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Thrombin peptide (TP508) treatment of rat growth plate cartilage cells promotes proliferation and retention of the chondrocytic phenotype while blocking terminal endochondral differentiation

Authors

  • Z. Schwartz,

    1. Wallace H. Coulter Department of Biomedical Engineering at Georgia Tech and Emory University, Georgia Institute of Technology, Atlanta, Georgia
    2. Department of Periodontics, University of Texas Health Science Center at San Antonio, San Antonio, Texas
    3. Department of Periodontics, Hebrew University Hadassah, Jerusalem, Israel
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  • D.H. Carney,

    1. Department of Human Biological Chemistry and Genetics, University of Texas Medical Branch, Galveston, Texas
    2. Chrysalis BioTechnology, Inc., Galveston, Texas
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  • R.S. Crowther,

    1. Department of Human Biological Chemistry and Genetics, University of Texas Medical Branch, Galveston, Texas
    2. Chrysalis BioTechnology, Inc., Galveston, Texas
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  • J.T. Ryaby,

    1. OrthoLogic Corporation, Tempe, Arizona
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  • B.D. Boyan

    Corresponding author
    1. Wallace H. Coulter Department of Biomedical Engineering at Georgia Tech and Emory University, Georgia Institute of Technology, Atlanta, Georgia
    2. Department of Periodontics, University of Texas Health Science Center at San Antonio, San Antonio, Texas
    • Department of Biomedical Engineering, Georgia Institute of Technology, 315 Ferst Drive NW, Atlanta, GA 30332.
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Abstract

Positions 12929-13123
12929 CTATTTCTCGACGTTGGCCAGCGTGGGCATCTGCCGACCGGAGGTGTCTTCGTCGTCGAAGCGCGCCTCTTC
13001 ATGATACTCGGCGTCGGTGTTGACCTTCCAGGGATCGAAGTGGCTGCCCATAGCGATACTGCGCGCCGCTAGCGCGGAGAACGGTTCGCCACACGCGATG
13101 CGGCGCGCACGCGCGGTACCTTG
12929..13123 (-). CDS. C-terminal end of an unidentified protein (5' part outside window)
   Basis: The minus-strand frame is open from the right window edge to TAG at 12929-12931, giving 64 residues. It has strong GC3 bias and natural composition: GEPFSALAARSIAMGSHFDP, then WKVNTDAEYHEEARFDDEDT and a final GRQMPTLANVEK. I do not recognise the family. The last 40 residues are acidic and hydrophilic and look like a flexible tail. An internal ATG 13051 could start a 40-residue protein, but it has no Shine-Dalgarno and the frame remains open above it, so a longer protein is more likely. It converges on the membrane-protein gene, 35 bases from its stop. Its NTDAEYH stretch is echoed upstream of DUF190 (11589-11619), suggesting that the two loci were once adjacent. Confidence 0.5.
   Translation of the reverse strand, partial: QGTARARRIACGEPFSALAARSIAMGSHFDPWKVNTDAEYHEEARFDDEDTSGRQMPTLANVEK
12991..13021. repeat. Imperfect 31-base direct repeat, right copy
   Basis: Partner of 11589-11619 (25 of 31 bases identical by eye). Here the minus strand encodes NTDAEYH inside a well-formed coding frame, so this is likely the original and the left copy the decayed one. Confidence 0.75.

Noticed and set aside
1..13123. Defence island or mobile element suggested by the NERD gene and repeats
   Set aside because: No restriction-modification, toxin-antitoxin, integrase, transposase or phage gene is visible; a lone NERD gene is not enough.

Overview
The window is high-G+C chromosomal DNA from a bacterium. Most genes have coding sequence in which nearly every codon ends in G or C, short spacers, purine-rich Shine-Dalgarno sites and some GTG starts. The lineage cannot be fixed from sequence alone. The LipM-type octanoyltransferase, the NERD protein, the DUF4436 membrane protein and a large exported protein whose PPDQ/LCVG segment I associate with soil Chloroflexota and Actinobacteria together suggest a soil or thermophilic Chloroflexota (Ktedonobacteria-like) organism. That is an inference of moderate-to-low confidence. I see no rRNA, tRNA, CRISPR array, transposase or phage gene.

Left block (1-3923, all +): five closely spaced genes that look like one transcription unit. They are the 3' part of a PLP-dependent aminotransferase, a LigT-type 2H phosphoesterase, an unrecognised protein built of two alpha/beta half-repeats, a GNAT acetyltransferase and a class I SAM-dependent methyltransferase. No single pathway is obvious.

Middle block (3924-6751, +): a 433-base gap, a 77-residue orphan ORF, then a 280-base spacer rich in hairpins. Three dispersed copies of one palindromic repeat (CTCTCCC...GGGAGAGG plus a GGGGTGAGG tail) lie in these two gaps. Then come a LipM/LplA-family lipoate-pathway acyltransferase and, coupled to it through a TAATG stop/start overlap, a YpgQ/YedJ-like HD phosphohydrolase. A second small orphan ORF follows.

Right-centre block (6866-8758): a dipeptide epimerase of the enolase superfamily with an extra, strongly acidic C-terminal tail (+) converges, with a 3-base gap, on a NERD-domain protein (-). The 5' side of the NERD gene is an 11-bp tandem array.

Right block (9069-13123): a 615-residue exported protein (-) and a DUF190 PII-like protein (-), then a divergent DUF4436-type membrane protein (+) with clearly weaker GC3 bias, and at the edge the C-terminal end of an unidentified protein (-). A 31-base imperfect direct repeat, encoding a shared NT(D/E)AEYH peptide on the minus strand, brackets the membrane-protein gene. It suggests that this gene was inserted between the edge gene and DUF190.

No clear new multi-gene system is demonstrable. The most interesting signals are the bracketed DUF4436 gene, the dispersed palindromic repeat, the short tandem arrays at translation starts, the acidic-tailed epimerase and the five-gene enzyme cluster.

A synthetic peptide representing the receptor-binding domain of human thrombin (TP508, also known as Chrysalin®) accelerates fracture repair in rats via endochondral ossification and promotes repair of rabbit cartilage defects. To understand how this peptide might stimulate cartilage and bone formation, we employed an established in vitro model of growth plate cartilage regulation. Rat costochondral cartilage resting zone and growth zone chondrocytes were treated with 0, 0.07, 0.7, or 7 μg/ml TP508 or a scrambled peptide, TP508-SP. Proliferation ([3H]-thymidine incorporation) was examined in pre-confluent cultures; effects on cell number, alkaline phosphatase activity, [35S]-sulfate incorporation, and responsiveness to vitamin D metabolites were tested using confluent cultures. TP508 did not affect proliferation of resting zone cells but it caused a dose-dependent increase in cell number and DNA synthesis of growth zone cells. Alkaline phosphatase specific activity of resting zone cells was reduced by TP508, whereas [35S]-sulfate incorporation was increased. Neither parameter was affected in growth zone cell cultures. TP508 treatment for 24 h did not induce resting zone cells to respond to 1α,25(OH)2D3, either with respect to alkaline phosphatase activity or proteoglycan production. In contrast, TP508 treatment reduced the stimulatory effect of 24R,25(OH)2D3 on alkaline phosphatase but it did not alter the stimulatory effect of 24R,25(OH)2D3 on [35S]-sulfate incorporation. In cultures treated for 48, 72, or 140 h with TP508, 1α,25(OH)2D3 restored alkaline phosphatase activity to control levels but did not stimulate activity over levels observed in untreated control cultures. The stimulatory effect of TP508 on [35S]-sulfate incorporation was evident up to 48 h post-confluence but at later time points, proteoglycan production was comparable to that seen in control cultures, control cultures challenged with 1α,25(OH)2D3, and cultures treated with TP508 followed by 1α,25(OH)2D3. TP508-SP had no effect on any of the parameters tested. These results indicate that TP508 exerts maturation specific effects on chondrocytes in the endochondral lineage, promoting cartilage extracellular matrix synthesis over endochondral differentiation in resting zone cells and proliferation over differentiation of growth zone cells. © 2004 Wiley-Liss, Inc.

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